Reviewed by Colin Jacobson/Brian Ludovico (December 9, 2021)
Back in 1984, The Karate Kid became a surprise smash. A low-budget flick, it turned into a nice hit that earned a more than tidy profit.
Inevitably, this led to a sequel via 1986’s Karate Kid Part II. Though it received weak reviews, audiences flocked to it and it actually took in more money than the original.
Just as inevitably, this meant another dip in the water with 1989’s Karate Kid Part III. Finally the well ran dry, as it made barely one-fourth the gross of the second flick and ended the series.
Well, until the even less successful spin-off Next Karate Kid in 1994 finished the “original run” of flicks. A 2010 reboot did very well, though it didn’t spawn a new franchise.
Kid III concluded our run with the original leads, and we start with a deposed and despondent John Kreese (Martin Kove). The disgraced owner of a now failed dojo, he finds his life in shambles.
Kreese’s former war buddy and apparent financial backer Terry Silver (Thomas Ian Mitchell) feels upset by this news, so he sends Kreese to Tahiti and promises to avenge his honor. Silver will employ martial arts bad boy Mike Barnes (Sean Kanan) to kick the living crap out of Daniel Larusso (Ralph Macchio) at the latter’s defense of the All Valley karate title.
Mentor/friend Mr. Miyagi (Noriyuki “Pat” Morita) encourages Daniel to skip the tournament and his student reluctantly agrees. However, Silver’s insidious plan subverts this plan, so Daniel and Mr. Miyagi find themselves ensnared in various issues that inevitably lead toward more climactic martial arts.
All of that sounds like a really contrived way to get Daniel back into the tournament and to revive our animosity toward Kreese – or his doppelganger, the even nastier Silver. Terry comes across as more dangerous than Kreese because he’s smarter and wealthier.
That doesn’t make Silver more believable, though. Kreese offered a semi-cartoony villain, but he still largely lived in the real world.
Not Silver, as he delivers the most absurd baddie one can imagine. He practically dons a top hat and twirls his mustache as he cackles in glee at his wicked plans.
All of this seems ludicrous as ludicrous can be. If Silver really wanted to help Kreese, why not just give him some financial backing and leave it at that? Why does Silver care about Kreese’s “personal honor” – which Kreese himself torpedoed?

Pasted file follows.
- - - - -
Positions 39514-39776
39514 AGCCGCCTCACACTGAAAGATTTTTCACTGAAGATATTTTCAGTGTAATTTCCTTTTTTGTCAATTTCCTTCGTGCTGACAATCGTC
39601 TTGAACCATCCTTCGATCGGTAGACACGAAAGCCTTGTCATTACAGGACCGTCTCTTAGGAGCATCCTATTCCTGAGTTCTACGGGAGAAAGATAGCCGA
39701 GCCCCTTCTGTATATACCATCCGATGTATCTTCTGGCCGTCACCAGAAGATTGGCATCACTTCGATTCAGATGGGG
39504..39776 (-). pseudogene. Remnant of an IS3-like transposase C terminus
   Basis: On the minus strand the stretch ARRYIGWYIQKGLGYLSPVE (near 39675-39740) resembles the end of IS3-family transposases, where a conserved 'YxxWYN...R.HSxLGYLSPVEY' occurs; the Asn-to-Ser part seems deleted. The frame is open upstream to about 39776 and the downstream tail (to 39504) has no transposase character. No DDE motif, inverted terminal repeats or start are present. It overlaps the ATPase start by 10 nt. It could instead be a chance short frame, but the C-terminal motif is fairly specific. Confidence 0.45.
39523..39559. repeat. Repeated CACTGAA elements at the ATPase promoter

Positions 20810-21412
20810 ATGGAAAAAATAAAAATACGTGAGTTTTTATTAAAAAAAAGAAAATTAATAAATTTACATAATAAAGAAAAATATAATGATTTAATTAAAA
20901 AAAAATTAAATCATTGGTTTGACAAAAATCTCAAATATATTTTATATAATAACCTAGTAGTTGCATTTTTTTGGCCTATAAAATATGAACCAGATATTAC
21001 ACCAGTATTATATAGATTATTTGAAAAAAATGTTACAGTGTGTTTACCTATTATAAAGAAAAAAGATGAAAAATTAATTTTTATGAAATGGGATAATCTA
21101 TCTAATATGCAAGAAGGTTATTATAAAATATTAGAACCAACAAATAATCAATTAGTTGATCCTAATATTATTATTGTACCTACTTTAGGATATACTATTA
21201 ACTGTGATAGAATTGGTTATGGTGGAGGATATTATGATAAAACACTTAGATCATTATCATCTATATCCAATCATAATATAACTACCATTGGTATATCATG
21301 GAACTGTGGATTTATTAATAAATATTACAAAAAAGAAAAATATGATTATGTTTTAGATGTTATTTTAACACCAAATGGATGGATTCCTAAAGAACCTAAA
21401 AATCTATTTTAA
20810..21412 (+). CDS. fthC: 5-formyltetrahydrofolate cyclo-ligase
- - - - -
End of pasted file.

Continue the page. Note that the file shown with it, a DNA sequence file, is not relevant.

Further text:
Basically, Robert Mark Kamen - writer for all three installments - takes the conflict elements of The Karate Kid, shuffles them around, adorns them with just a few different baubles, and calls it a movie. It’s symptomatic of the script’s sloth that this movie that can’t come up with a better name than “Mr. Miyagi’s Little Trees” for a bonsai store.
Characters get thrown together and when they don’t work, they just get pushed out of the film. Daniel’s nascent love interest Jessica (Robyn Lively) comes and goes at random and never plays a real part in the proceedings other than to make the increasingly touchy-feely Daniel/Miyagi relationship seem less gay, I guess.
The villains become the best part of the movie, mainly because of this lassitude. There’s no attempt to rationalize their actions, so they’re just obsessed and evil.
Thomas’s performance as Silver becomes hilariously over the top and delivers the movie’s only entertainment - unintentional entertainment due to his campiness, that is. Griffith looks awfully young to play a Vietnam vet buddy of Kove, probably because Griffith was 27 and Kove 43.
Crud, Griffith was slightly younger than Macchio! Macchio still maintained a fairly youthful vibe, but it remains perplexing that we were supposed to buy then-27-year-old Griffith as a Vietnam vet, especially given that the guy was 11 when the US left the conflict. Why not hire a more age-appropriate actor?
In no uncertain terms, The Karate Kid III delivers a narrative failure. The filmmakers count on us to simply reconnect with these characters on the same level we did in the original, and to a lesser extent in Part II, but they offer us nothing new as an incentive to do so.
We know that Daniel and Miyagi are on the right side of karate, and Silver’s thugs represent the wrong. We know that in spite of the odds, Daniel will triumph, which is nothing new for this series, but we aren’t invested enough in the story to really care about the journey.
Kid III feels like nothing more than cheap product, a lame attempt to further a sputtering franchise. This ends up as 112 minutes of tedious, campy “drama”.